Ed serves as Senior Analyst for Mobile Access Infrastructure in the Current Analysis Service Provider Infrastructure Group. He focuses on tracking, analyzing and reporting on developments impacting mobile infrastructure and mobile networking: 2G and 3G RAN and packet core along with, LTE, metro-scale Wi-Fi and WiMAX.
During my presentation, I listed some of the organizations that are helping to develop 5G technologies and standards. You know, industry groups (5GPPP, METIS, the 5G Forum, NGMN, IMT-2020, etc.), major universities (Harvard, Stanford, Cambridge, Shanghai Jiao Tong University, etc.), announced collaborations between specific equipment vendors and operators (Ericsson and LG U+, Huawei and Telefonica, Nokia and du, etc.).
I also made the point that achieving a certain level of unity on 5G is crucial for its stakeholders because no one wants to emulate the global division of 3G technologies that split the world into CDMA and WCDMA.
C-RAN’s adoption is likely to grow significantly soon, thanks in part to evolutions in the underlying technologies.
Long term, future RANs will see a dynamic mix of centralized and distributed functions.
In 2016, we’re likely to hear even more about C-RAN than we already have. It’s not a new concept, and plenty of operators have deployed mobile access network architectures in which the baseband processing units are centralized, stacked or pooled, linked to remote radio units elsewhere. As portions of the network become increasingly virtualized, baseband processing will become virtualized, too – thus, centralized RAN will evolve into cloud RAN. This won’t happen everywhere, of course, but its use is likely to spread thanks in part to some significant advancements in C-RAN technology coming soon. Continue reading “C-RAN Is About to Get More Serious, but No, the RAN Will Never Disappear into the Cloud”→
Recent trends illustrate how influential WiFi remains in the enterprise small-cell space.
Small-cell vendors must align their view of technologies, partners and competitors with this dynamic.
As RAN vendors continue with an attempt to kick in the door to the enterprise small-cell market, one of the primary dynamics influencing these efforts is WiFi’s dominance in enterprise environs. This is largely what led Cisco to use its WiFi market footprint to compete in the small-cell space, of course. But, even in late 2015, after years of driving the enterprise small-cell value proposition, some players are shifting their thinking toward an even greater respect for the importance of WiFi in this business. For example: Continue reading “WiFi Continues to Shape the Enterprise Small-Cell Space”→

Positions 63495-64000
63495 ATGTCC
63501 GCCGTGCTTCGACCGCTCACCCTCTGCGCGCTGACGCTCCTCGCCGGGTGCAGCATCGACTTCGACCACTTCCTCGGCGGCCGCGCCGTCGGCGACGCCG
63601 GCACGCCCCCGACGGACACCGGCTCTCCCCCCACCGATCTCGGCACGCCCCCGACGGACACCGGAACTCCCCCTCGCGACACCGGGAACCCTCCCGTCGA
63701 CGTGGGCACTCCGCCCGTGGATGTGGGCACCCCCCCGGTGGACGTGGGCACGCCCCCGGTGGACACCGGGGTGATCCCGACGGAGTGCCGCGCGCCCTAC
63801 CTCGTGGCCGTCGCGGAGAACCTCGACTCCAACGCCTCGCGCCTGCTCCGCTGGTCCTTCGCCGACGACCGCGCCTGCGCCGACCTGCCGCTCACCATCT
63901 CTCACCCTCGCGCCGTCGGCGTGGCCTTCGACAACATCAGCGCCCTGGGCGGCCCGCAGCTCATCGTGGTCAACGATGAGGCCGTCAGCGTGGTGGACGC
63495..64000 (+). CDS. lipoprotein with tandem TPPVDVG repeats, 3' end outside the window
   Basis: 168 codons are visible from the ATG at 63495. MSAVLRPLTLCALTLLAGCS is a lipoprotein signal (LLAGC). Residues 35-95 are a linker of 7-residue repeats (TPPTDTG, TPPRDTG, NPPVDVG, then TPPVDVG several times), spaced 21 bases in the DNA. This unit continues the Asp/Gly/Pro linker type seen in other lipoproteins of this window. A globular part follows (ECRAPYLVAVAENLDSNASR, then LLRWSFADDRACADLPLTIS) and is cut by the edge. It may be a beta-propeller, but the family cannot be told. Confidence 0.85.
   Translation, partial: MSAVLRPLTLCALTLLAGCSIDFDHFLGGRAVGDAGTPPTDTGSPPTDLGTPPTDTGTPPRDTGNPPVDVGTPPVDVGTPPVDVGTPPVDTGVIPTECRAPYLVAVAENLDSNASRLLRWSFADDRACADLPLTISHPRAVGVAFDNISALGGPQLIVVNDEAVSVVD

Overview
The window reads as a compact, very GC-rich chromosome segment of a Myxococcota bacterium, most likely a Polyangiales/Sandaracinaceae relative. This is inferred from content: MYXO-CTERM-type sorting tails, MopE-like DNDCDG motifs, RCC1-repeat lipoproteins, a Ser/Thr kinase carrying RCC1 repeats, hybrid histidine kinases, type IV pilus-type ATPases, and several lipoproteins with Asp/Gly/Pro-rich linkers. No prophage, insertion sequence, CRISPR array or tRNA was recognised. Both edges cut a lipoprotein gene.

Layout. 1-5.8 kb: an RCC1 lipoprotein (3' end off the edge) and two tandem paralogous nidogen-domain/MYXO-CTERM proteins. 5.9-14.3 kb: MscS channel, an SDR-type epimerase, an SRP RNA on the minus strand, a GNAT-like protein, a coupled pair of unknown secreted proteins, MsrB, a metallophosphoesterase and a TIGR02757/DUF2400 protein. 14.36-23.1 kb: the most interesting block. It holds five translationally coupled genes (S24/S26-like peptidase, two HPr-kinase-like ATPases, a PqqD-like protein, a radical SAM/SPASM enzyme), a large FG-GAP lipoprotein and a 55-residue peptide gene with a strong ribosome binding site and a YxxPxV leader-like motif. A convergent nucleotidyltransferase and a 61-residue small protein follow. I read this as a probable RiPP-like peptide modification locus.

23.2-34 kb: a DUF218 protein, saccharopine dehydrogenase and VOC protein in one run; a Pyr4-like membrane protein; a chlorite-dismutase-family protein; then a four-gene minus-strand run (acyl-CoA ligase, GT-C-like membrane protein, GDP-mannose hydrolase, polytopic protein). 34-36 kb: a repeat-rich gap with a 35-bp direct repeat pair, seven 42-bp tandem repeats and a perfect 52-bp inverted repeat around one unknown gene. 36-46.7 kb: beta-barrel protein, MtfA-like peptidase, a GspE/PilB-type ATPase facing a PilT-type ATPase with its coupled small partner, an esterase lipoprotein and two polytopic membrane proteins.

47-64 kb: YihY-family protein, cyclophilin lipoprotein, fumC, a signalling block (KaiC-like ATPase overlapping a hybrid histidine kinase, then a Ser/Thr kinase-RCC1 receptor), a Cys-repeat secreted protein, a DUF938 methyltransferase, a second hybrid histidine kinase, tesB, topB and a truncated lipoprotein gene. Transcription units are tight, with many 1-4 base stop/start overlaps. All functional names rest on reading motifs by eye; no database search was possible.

• Many of the newest small-cell products are radio units, coinciding with larger trends around C-RAN and 5G
• This trend poses challenges for the consolidating RAN-vendor landscape and could create opportunity for outsiders
Small cells, C-RAN and 5G are some of the most talked-about topics in mobile access infrastructure today, but how do they intersect? For starters, here’s one way:
Many of the most recently introduced small-cell products are actually radio units (RUs) that connect externally to baseband units (BBUs) rather than the all-in-one base stations (with BBU and RU in one box). Nokia, for example, announced its 2×5 W Metro RRH 2100 MHz in late 2014. Ericsson included the Micro Radio 2203 as part of the new Ericsson Radio System portfolio it unveiled in Q1 2015. ZTE introduced its R8402 “Pad RRU” around the same time. More recently, Huawei began promoting its 5 kg “Book RRU.” Continue reading “Why Many of the Newest Small-cell Products Are Radio Units – And Why It Matters”→